Oliver was referred by his support worker for difficulties managing his emotions, especially anger, in response to on-going relational difficulties with Lucy, his girlfriend. Consent for therapy was obtained by discussing with Oliver the number of sessions available and timings of these; how he might travel independently to the sessions, and the principles of therapy.

Preparation for the assessment

I was fortunate enough to have the opportunity to attend a weekly twohour CAT supervision group for Multi- Disciplinary Team (MDT) members of the service I was placed in. ‘Change for the better’ (Wilde-McCormick, 2002) and ‘Introducing Cognitive Analytic Therapy’ (Ryle & Kerr, 2002) became my bibles to developing my knowledge of CAT. A particularly challenging aspect of my reading was to try and understand the theoretical underpinnings of CAT (see Ryle & Kerr, 2002, for review). In particular, I tried to remain mindful of the ‘Zone of Proximal Development’ (ZPD; Vygotsky, 1978), the difference between a person’s actual and potential ability, and the role of ‘scaffolding’ (Wood, Bruner & Ross, 1976), a process whereby a teacher will provide the appropriate support and tools for a student to reach their potential ability. This was crucial to working with Oliver. My weekly individual CAT supervision helped me to integrate this knowledge and apply it to my work.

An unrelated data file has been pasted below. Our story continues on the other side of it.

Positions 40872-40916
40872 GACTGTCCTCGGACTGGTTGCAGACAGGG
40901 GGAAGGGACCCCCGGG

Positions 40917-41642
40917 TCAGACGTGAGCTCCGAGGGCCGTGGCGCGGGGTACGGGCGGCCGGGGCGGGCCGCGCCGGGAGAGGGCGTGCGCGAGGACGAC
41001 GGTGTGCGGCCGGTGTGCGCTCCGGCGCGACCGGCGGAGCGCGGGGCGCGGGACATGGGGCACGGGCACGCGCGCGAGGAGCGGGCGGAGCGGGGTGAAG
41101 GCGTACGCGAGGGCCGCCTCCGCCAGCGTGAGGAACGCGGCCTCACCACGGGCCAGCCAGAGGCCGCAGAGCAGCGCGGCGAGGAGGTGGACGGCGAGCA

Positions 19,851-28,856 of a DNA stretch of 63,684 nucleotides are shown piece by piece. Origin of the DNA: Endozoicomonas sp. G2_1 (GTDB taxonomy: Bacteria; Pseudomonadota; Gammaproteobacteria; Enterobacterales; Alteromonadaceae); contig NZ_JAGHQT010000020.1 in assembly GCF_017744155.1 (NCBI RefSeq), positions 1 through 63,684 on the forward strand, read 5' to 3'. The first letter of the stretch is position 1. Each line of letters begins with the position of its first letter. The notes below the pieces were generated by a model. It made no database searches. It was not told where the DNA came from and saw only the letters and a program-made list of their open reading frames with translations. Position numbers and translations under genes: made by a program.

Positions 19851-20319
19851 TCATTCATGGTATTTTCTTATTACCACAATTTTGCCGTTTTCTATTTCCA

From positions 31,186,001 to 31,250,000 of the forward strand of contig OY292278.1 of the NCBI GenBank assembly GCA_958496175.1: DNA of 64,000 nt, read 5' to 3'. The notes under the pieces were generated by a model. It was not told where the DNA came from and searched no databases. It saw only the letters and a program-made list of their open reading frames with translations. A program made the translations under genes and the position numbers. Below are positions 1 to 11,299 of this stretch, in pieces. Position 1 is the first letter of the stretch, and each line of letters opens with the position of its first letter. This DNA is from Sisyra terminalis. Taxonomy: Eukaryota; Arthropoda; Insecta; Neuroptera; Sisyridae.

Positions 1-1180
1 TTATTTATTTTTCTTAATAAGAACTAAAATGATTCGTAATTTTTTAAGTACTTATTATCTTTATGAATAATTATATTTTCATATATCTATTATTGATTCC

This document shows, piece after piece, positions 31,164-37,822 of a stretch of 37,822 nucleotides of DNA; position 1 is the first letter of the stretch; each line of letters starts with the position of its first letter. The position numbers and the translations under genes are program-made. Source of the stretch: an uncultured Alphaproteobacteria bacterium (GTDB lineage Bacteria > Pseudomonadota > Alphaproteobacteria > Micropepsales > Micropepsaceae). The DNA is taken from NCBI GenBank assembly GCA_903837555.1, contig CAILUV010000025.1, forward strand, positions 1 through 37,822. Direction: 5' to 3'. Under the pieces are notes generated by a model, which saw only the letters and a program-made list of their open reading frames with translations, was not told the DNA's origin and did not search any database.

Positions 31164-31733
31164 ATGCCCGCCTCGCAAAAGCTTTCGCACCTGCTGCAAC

The assessment

During an initial assessment with my clinical supervisor, Oliver had stated that he wanted his situation with Lucy changed in therapy and was was ambivalent about attending our first therapy session. On my Clinical supervisor's suggestion, I used a pie chart as a visual diagram to display to Oliver the 16 sessions that were available to us (each section of the pie was coloured-in at the end of each session). This prompted discussion of what might be realistically achieved in therapy. Despite his initial ambivalence about coming to therapy, Oliver was very open with me in our first session and it seemed that he was relieved to have someone to talk to.

The aim of the assessment was to form a picture of Oliver’s ‘target problems’ i.e. the difficulties that therapy will address (Ryle & Kerr, 2002). This meant difficulties managing emotions in stressful situations for Oliver. As part of exploring his difficulties during the assessment, Oliver and I explored the concept of ‘reciprocal roles’ (RR) in pictorial form. He responded well to this format as evidenced by his comments and stories following the presentation of particular RRs. My Clinical supervisor described RR’s to me as ‘the way a person tends to be, treats themselves and others, and the way they invite others to treat them which originates in childhood’. Whilst in a role, reciprocation is sought or experienced from another or the internalised ‘voice’ of another (Ryle & Kerr, 2002). Roles can be seen as themes of a person’s character which can become over-expressed and problematic. I utilised adapted CAT therapy materials to explore with Oliver the three different positions of RR’s in his life: ‘desired’, ‘chronically endured’ and ‘dreaded’. Oliver identified with ‘accepting-accepted’, ‘putting others in the bin-being put in the bin’, and ‘abusing-abused’ RR’s and we used his language to describe them. The first RR represented his desired relational position with his girlfriend and peers. I suspected that this RR also related to his desire to be accepted as a man and an individual in the community and wider societal context. The latter RRs were the dreaded, or chronically endured, positions that had been enacted in Oliver's life. Together we explored the origins of these.